While the holiday season explodes this year with a new wave of box office hopefuls,advertising companies are scrambling to greet expectant audiences with shows of their own.
From rolling stock commercials to local advertisements,most movie theaters throughout the country are running at least three minutes of pre-show advertisements before features.
These advertisements bring in revenue for the movie business that might be doing a little belt-tightening as movies become increasingly expensive to make.
The average cost to make a movie rose from $9.4 million in 1980 to $54.8 million in 2000,according to the Motion Picture Association of America. Costs to market films also have skyrocketed,jumping from $4.3 million in 1980,to $31 million in 2001.
Most advertisers see a window of opportunity to reach the movie-going consumer during the summer and holiday seasons,when most high-profile films are released,said Todd Siegel,senior vice president of sales and marketing at Screenvision,which distributes commercials to about 14,000 movie screens.
Sales have been booming for Screenvision in the past few years. The number of screens it distributes to is up from 11,800 screens earlier this year,after its acquisition of Val Morgan,the fourth largest in-cinema advertising company in the United States,at the end of summer.
“We've been selling to more places,” Siegel said. “(Sales) have grown over the last couple of years because of increased demand.”
Yet some anti-commercialism groups,such as Commercial Alert,a nonprofit organization founded by Ralph Nader,said the public is demanding the movie,not all the ads.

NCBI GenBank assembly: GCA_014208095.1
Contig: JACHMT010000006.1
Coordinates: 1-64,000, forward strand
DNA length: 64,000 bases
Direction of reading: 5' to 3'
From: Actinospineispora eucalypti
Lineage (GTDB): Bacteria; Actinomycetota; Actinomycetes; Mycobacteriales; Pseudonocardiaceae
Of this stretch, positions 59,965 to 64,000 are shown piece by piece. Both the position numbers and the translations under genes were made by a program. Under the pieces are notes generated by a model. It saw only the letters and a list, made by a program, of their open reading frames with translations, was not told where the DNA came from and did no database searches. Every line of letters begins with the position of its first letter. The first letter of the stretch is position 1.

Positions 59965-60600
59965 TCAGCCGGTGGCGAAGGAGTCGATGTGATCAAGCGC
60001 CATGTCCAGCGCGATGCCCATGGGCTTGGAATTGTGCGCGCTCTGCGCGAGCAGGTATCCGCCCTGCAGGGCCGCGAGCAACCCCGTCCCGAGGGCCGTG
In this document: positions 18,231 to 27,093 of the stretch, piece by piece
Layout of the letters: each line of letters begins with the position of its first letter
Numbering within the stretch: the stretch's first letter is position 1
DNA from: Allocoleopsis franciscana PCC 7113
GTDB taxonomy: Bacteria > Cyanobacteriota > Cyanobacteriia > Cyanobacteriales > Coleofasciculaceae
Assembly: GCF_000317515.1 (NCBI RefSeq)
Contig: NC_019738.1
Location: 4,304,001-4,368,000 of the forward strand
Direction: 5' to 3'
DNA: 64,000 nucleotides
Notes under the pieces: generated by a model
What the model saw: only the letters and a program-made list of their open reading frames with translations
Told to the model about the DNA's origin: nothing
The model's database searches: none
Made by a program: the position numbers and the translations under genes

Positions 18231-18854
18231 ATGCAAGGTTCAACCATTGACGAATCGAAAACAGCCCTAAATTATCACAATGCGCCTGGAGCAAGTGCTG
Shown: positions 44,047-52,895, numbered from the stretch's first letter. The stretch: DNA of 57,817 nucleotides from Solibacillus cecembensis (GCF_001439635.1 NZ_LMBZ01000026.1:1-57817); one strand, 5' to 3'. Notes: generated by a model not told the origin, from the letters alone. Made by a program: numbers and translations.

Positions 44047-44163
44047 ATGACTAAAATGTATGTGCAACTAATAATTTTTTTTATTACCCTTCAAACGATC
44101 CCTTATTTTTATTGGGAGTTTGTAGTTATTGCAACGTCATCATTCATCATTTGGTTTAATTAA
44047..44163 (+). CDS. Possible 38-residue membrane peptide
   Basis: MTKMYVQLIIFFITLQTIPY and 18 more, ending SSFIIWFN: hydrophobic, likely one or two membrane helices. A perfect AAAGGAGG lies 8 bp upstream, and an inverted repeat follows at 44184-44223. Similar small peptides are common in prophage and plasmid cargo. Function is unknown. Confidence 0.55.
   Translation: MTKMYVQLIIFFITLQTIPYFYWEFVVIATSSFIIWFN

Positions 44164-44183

Gary Ruskin,executive director of Commercial Alert,is pushing for cities to pass legislation that would require movie theaters to tell their audiences the exact time the movie begins,not the time the commercials do.
“Across the country,movie theaters are involved in a deception,” Ruskin said. “They lie to us about when the movies begin.”
Along with advocating for laws to curb the use of pre-show advertisements,Commercial Alert also is asking audiences to yell “No commercials!” before features.
Even though Ruskin said he has heard of some movie-goers using these verbal protests,so far,no city has yet passed a law.
But he said he does not think the problem will worsen.
“Movie-goers are starting to get really mad about these ads,” Ruskin said. “We're winning a number of different skirmishes related to (commercialism),and because of these,I think the backlash against commercialism will prevail regarding pre-movie ads too.”
Some advertising companies are recognizing the need to keep the audience happy,and are undertaking reforms next year that will add more entertainment content to their advertising segments.
Regal Cinemedia,an advertising subsidiary of Regal Entertainment Group,is incorporating a 20-minute digital pre-show in its theaters that will contain a mixture of advertising segments and informative shorts provided by NBC and other media outlets.
The pre-show will be about 65 percent informative content and 35 percent advertising,a significant reduction in the 20 minutes of pure advertising movie-goers currently view at its theaters,which include Edwards Theaters Inc.,United Artists Theater Co.,and Regal Cinemas Corp.
Regal,which owns almost 6,000 movie screens in the United States,will begin this reform in about 4,500 of them starting early next year,said Kurt Hall,CEO of Regal Cinemedia.
And when the digital pre-shows begin playing in Regal theaters,they will begin 20 minutes before the scheduled show time to target patrons who arrive at theaters early.
“We're trying to enhance the movie-going experience,” Hall said. “We hope that after the public gets used to this 20-minute show,they'll come to the theater earlier to get a good seat.”